Northern Ireland

Poots urged to prove money will be there for elderly care

Pamela McCreedy
Image caption Pamela McCreedy from Transforming Your Care spoke to an elderly audience at the Pensioners' Parliament in Belfast.

Pensioners from across Northern Ireland have called on the health minister Edwin Poots to assure them that there is enough money available for changes to older people's care.

They voted to take the action at an annual Pensioners' Parliament event.

The call relates to the Transforming Your Care healthcare review plans.

Nearly 200 pensioner delegates voted overwhelmingly for the motion, which expressed "concern" about a projected £500m funding shortfall by 2015.

On Thursday Pamela McCreedy of the Transforming Your Care review said at the event that she planned for two-three years at a time.

She said: "My job is to get that money, to be able to effect that change."

She told pensioners there was a need to "join up care" as people are living longer but want to stay in their homes for as long as possible, rather than go in to care homes or nursing homes.

Robert Hasson from the Age Sector Platform group said: "There is a scarcity of funding which Transforming Your Care makes no pretence to eliminate."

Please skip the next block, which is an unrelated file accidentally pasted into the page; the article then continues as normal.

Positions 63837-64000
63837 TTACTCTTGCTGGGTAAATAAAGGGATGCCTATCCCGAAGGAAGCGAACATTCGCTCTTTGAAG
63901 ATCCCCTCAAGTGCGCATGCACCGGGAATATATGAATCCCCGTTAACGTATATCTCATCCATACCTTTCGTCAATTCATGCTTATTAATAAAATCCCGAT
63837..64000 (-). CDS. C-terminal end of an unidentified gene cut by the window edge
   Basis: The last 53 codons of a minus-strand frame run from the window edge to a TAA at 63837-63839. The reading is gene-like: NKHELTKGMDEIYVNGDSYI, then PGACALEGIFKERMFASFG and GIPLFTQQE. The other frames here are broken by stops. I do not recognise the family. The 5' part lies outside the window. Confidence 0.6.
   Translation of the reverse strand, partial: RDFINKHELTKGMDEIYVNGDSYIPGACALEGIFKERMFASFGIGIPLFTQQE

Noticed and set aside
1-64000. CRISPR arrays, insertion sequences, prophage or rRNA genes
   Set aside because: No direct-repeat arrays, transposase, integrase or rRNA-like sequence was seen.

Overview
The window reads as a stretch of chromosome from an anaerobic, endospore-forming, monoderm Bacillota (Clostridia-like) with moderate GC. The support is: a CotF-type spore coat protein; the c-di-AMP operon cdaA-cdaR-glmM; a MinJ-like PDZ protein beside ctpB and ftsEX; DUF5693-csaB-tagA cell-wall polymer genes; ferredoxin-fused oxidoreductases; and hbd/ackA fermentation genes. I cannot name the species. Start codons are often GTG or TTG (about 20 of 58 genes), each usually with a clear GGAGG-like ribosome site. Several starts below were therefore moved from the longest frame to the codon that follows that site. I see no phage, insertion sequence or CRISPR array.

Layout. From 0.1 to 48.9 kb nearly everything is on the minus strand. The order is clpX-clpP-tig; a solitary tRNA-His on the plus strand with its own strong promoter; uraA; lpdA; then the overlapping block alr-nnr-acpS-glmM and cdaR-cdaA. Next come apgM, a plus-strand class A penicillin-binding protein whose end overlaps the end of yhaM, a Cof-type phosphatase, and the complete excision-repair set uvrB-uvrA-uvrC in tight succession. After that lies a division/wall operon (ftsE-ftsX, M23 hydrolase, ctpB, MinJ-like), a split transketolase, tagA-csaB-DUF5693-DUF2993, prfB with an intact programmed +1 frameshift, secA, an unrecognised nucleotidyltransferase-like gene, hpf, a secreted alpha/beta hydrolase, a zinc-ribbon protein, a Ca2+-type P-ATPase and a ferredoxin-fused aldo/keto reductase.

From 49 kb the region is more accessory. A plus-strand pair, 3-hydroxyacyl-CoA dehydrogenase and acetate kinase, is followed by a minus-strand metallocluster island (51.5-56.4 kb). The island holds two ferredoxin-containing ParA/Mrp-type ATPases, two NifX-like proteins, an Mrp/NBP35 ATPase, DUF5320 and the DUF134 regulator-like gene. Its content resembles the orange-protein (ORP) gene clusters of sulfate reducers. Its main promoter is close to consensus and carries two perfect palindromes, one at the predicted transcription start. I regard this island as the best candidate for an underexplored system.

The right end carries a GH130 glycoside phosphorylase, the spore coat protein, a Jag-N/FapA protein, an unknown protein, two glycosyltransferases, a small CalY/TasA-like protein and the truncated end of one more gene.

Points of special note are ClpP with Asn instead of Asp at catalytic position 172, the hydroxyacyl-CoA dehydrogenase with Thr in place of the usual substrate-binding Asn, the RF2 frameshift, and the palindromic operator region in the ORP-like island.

Patricia Donald is a former chief nurse at the Western Board.

She said: "They don't know how they're going to transfer care from hospitals to homes. Either they're living in cloud cuckoo land or they're deluded but they're not living in the real world.

"Everybody wants Transforming Your Care but the nuts and bolts have yet to be worked out. You want to stay in your own home but what kind of service are you going to get?"

Mrs Donald said young people were leaving Northern Ireland and she worried there would not be enough care workers in future.

The elderly delegates also called for an Equality Impact Assessment "as a matter of urgency", to probe whether the Transforming Your Care review discriminated against older people.

They said they were seriously concerned about the lack of consultation around care home closures.

Last month, three health trusts announced consultations that could see the potential closure of all their residential care homes, and elderly people felt they had not been properly consulted.

Mr Poots and the chief executive of the Health and Social Care Board, John Compton, apologised for their mishandling of the issue which they said had only caused people unnecessary misery.